Plucking the mistletoe herbage is a temporary treatment because it resprouts, but keeping its herbage sparse can help to reduce its seed production. Phorodendron species are larval host plants for a number of Lepidoptera; the buckthorn duskywing feeds on Phoradendron californicum. Phoradendron are the preferred food of a silky-flycatcher; the male defends territories. There may be some mutualistic interactions between the parasite and the host in some Phoradendron species; the presence of Phoradendron juniperinum on host Juniperus monosperma, for example, has been suggested to increase dispersal of the host's seeds by birds. The mistletoe berries may attract frugivorous birds to eat the host juniper's seeds and

Forgotten Realms Adventures

Forgotten Realms Adventures is an accessory for the Forgotten Realms campaign setting for the second edition of the Advanced Dungeons & Dragons fantasy role-playing game. The book, with product code TSR 2106, was published in 1990, was written by Jeff Grubb and Ed Greenwood, with cover art by Clyde Caldwell and interior art by Steven Fabian, Ned Dameron, Larry Elmore and Jeff Easley. Forgotten Realms Adventures is a revision of the Forgotten Realms Sourcebook and Cyclopedia material, taking into account the 2nd edition rules and the three years of Forgotten Realms products released up to that time. Among other things, this book cover the deities, secret societies, specific spells and magic rules of the campaign setting, as well as brief descriptions of the land and cities of the heartlands, with maps; the 154-page hardcover book features a one-page foreword from each of the authors. Jeff Grubb explains that this book introduces the Realms to the second edition of Advanced Dungeons & Dragons, gives a brief overview of setting's history.

Chapter 1 details the changes that have occurred to the Forgotten Realms setting since the publishing of the original Forgotten Realms Campaign Set, after the Time of Troubles - the events of the first three books of The Avatar Series of novels. This chapter describes the changes in character class between first edition and second edition, how to transition older characters to the newer edition; this chapter describes physical changes to the Realms, including "dead magic regions", "wild magic regions". Firearm technology is introduced to the setting. Chapter 2 details three dozen of the various deities of the Realms, with rules for their priests, introduces the concept of specialty priests: variants of the cleric with a different set of abilities; the portfolios of 32 deities of the setting are described, along with notes and an illustration for each god's specialty priests, including: Auril, Beshaba, Cyric, Eldath, Helm, Lathander, Lliira, Malar, Mielikki, Mystra, Selûne, Silvanus, Talona, Tempus, Tymora, Tyr and Waukeen.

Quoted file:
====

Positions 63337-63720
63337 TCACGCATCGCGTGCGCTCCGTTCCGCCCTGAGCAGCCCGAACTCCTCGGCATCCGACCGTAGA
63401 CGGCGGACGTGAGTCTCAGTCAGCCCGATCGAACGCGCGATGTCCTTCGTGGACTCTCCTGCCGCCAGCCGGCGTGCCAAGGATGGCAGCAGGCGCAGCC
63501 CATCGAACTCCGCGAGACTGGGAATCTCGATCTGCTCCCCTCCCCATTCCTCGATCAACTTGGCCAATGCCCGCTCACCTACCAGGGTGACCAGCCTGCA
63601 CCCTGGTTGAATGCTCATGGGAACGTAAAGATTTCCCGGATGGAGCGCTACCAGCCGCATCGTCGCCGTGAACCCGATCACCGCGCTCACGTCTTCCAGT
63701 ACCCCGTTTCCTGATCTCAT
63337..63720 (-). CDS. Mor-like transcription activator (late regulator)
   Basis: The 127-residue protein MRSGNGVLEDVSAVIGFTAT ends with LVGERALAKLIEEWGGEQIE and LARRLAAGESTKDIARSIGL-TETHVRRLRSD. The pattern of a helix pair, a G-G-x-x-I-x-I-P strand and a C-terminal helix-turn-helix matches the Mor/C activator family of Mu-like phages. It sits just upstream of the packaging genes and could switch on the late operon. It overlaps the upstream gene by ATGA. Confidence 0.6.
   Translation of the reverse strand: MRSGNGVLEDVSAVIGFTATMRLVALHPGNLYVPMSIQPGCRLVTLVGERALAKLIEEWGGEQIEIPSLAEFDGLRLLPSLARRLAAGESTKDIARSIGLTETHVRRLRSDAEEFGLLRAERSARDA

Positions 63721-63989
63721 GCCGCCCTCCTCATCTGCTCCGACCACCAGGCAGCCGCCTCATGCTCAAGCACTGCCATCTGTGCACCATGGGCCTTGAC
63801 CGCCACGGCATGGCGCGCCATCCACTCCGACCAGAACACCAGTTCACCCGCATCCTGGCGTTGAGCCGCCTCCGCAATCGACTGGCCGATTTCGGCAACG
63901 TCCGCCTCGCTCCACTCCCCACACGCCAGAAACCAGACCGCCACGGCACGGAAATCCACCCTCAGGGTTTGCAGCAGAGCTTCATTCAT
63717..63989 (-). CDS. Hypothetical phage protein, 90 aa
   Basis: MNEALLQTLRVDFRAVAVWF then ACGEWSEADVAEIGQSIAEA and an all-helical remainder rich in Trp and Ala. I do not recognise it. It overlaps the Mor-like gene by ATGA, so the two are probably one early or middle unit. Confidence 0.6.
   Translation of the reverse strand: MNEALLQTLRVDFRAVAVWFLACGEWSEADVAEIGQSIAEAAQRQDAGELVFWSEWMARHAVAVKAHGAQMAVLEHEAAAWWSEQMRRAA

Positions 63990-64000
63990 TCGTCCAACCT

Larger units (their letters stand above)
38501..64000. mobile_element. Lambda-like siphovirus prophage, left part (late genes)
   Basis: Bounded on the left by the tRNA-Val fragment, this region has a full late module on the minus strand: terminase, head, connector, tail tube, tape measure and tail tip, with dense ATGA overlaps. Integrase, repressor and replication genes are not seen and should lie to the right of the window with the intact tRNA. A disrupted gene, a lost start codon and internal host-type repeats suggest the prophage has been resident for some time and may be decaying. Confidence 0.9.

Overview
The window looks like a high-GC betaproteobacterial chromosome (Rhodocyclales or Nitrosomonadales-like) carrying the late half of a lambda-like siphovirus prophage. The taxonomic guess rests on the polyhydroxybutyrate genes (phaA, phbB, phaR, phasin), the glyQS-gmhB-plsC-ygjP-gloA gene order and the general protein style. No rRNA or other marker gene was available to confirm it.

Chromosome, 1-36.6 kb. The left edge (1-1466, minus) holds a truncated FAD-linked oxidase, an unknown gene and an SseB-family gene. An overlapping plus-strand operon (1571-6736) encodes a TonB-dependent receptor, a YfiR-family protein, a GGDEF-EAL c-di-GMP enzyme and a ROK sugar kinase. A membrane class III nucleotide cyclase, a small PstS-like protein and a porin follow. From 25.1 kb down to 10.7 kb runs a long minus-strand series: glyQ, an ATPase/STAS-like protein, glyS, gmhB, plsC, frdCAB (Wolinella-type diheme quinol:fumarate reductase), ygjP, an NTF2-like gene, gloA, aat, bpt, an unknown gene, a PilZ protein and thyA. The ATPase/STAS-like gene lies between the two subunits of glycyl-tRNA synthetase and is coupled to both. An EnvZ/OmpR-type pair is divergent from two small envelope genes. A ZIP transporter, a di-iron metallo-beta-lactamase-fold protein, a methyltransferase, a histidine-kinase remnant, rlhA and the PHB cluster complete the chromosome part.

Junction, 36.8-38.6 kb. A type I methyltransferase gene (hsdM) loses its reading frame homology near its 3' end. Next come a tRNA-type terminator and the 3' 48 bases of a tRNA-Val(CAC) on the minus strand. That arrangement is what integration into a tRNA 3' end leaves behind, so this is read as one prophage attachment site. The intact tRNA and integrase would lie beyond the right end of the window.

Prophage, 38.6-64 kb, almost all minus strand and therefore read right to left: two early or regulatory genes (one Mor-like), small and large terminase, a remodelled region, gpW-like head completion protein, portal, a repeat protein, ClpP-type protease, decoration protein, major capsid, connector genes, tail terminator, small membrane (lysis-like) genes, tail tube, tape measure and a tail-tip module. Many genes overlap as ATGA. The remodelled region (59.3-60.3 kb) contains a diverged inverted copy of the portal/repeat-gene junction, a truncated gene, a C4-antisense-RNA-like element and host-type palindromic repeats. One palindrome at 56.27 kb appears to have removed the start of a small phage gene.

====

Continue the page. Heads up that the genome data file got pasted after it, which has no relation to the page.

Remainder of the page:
Brief notes are given on nonhuman deities, elemental cults, beast cults, the cult of Ao. The Dead Three are described in the same manner as the 32 active deities. Chapter 3 details magic and the changes to magic and mages in the Realms; this chapter presents 81 magic spells which are in general use, including spells bearing the names of notable mages such as Laeral, The Simbul, Elminster. Chapter 4 details several cities of the Heartlands of the Realms, including descriptions of who rules, population figures and major products, armed forces, notable mages, notable churches, notable rogues' and thieves' guilds, equipment shops, adventurers' quarters, important characters, other important features in town. 24 cities are described, including Arabel, Baldur's Gate, Calaunt, Elturel, Hillsfar, Marsember, Ordelun, Saerlun, Selgaunt, Suzail, Tilverton, Westgate and Zhentil Keep. Included is a page featuring heraldry symbols of various nations, dales, mercenary units, other organizations, in addition to other symbols shown throughout the text.

Chapter 5 details secret societies of the heartlands, including the Harpers, the Zhentarim, the Red Wizards of Thay. Chapter 6 details a wide variety of different types of treasure that adventuring player characters may discover. Various types of gems, ornamental stones, semi-precious stones, fancy stones, precious stones, gem stones, hardstones and art objects are described in detail. Four appendices are included in the book. Appendix 1, on page 147, is a treasure table for determining random treasure. Appendix 2 is a list of wizard spells by school, Appendix 3 is a list of wizard spells by level, Appendix 4 contains random spell lists. Page 154 contains a bibliography of Forgotten Realms products for collectors; this bibliography details all Forgotten Realms products published by TSR up to March 1990. This includes all boxed sets and accessories, board games, products for the Kara-Tur setting, novels. Forgotten Realms Adventures was written by Jeff Grubb and Ed Greenwood, with a cover by Clyde Caldwell and interior illustrations by Stephen Fabian, was published by TSR in 1990 as a 160-page hardcover.

In 1991 it won the Origins Award for Best Roleplaying Supplement of 1990. Review: White Wolf #23 "An evening with Elminster", Dragon #153